Viber poised to follow Telegram's footsteps out of Russia

Viber poised to follow Telegram’s footsteps out of Russia

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After Russia banned the popular encrypted messaging services app Telegram, it appears that Viber will be the next one going this way if the government’s security services are not able to acquire its encryption keys—a move that Viber COO Michael Shmilov has already said is impossible.

Russian authorities are looking to block Viber since the Federal Security Services (FSB) is insisting that the company hands over its security keys. The Minister for Communications and Mass Media was quoted by ITAR-TASS saying that the FSB had powers to implement an order to provide encryption keys and if problems were faced, the government could turn to the court to obtain a similar decision.

The minister faced questions about Viber after the authorities started trying to block Telegram since April 16, following a decision taken by the Tagansky District Court in Moscow on April 13. So far the messaging app is still operational, but it is facing continuous issues as its attempts to skirt around the restrictions that have been imposed on it.

The issue has been going on since March, when Shmilov told the media that the company would not be able to fulfil a request to hand over the encryption keys. Although the company would continue to cooperate with law enforcement agencies in the countries where it operates, Shmilov said that Viber cannot comply with its requests.

“We cannot give them something that we don’t have. They can ask the users for their keys. We can’t see them, and we don’t store them,” Shmilov told RBC.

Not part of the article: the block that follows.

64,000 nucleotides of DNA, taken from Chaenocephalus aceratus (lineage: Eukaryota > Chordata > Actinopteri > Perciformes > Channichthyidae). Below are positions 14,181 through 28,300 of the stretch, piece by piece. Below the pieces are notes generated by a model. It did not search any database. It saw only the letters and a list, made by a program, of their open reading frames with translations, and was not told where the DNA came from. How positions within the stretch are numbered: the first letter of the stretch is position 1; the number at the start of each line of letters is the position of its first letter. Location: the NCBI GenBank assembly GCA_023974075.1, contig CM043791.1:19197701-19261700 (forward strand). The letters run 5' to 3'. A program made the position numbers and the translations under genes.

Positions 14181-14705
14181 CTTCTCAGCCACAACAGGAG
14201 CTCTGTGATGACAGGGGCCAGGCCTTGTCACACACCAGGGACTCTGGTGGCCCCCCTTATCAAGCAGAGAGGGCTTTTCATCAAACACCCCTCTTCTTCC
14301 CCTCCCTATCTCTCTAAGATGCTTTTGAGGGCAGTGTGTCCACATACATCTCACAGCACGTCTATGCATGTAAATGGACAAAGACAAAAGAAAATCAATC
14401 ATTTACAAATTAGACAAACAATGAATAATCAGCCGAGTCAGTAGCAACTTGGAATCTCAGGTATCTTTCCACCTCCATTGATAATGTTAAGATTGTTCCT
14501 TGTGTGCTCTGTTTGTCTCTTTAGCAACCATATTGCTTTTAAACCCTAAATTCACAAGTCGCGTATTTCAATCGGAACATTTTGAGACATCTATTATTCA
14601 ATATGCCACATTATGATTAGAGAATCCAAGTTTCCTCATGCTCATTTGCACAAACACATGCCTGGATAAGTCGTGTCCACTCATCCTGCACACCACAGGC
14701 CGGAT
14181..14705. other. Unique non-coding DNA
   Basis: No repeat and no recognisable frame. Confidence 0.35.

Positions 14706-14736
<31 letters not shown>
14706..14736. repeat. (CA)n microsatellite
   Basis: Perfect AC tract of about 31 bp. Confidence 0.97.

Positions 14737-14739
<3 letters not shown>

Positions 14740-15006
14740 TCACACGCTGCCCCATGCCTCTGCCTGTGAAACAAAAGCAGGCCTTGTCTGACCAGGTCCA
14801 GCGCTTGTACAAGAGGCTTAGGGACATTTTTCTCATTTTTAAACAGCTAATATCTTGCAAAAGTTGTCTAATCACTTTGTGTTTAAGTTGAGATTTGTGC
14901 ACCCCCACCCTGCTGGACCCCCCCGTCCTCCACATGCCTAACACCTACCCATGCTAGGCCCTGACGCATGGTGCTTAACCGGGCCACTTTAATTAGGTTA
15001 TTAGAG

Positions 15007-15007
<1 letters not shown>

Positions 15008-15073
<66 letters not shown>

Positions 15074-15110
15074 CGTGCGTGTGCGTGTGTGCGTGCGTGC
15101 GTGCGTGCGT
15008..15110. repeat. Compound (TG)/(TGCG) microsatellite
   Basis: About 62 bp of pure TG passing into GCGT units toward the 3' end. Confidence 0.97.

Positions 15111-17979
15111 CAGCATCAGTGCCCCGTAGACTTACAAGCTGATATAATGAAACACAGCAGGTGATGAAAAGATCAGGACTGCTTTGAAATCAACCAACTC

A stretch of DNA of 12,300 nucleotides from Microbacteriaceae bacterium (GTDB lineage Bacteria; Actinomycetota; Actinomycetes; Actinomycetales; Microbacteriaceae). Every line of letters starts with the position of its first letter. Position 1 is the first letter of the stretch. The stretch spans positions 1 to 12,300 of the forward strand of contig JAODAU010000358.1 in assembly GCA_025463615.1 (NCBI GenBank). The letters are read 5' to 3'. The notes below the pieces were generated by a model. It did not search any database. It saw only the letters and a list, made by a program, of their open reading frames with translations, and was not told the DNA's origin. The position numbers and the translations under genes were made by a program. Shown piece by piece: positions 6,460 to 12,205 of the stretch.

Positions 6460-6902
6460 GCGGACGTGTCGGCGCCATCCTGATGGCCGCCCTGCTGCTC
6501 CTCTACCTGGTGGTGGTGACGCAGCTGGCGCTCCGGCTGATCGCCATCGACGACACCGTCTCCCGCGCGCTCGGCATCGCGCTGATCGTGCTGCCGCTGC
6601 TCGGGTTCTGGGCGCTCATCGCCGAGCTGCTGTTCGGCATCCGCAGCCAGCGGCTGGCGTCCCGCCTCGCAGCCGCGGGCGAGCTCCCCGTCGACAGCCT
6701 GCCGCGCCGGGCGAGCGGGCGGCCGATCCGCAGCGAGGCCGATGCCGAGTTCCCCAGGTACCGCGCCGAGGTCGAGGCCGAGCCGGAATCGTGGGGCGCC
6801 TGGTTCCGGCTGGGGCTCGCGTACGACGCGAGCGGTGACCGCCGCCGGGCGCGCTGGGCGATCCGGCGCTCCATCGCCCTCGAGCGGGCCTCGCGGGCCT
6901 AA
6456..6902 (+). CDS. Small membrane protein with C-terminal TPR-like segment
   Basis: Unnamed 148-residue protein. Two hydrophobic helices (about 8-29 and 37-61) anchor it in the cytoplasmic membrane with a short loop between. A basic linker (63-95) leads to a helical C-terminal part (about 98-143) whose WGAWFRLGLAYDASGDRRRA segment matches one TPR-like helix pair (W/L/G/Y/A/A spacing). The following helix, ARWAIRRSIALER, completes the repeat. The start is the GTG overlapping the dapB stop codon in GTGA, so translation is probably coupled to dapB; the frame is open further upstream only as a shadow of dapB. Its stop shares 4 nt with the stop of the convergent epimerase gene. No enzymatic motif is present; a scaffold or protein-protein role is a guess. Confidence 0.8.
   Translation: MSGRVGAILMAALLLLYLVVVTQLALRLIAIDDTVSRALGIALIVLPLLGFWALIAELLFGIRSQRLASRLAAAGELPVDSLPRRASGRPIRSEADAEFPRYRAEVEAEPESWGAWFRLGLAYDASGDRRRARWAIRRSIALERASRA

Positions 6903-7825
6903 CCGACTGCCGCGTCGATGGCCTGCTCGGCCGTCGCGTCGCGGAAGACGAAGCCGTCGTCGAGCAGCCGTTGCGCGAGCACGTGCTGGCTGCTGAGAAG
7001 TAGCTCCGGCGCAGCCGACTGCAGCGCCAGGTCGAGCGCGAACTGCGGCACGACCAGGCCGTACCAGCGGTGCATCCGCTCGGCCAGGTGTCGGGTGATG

Launched as an instant messaging service in 2010, Viber was originally developed by the Israel-based Viber Media, which eventually bought the Japanese company Rakuten in 2014. The company’s name changed to Rakuten Viber in 2017 and is currently based in Luxembourg. It claims to have 900 million users and is extremely popular in Eastern Europe in countries such as Belarus, Moldova and the Ukraine, where it is the most popular service there.

In Russia it holds 36% of market share, second after Whatsapp which has 59% of Russian users. The Russian messaging service Vkontakte is in third place with 32%, whilst Telegram comes fourth with 19% and Facebook Messenger fifth with 14%.

Viber uses end-to-end encryption in its text messaging service for both private and group chats as well as for voice calls. The latter feature was introduced as a standard setting in 2016. Thus, it claims not to have any kind of access to conversations and does not store any delivered data. The keys to encrypt the data are only stored on client’s devices according to the company’s privacy policy.

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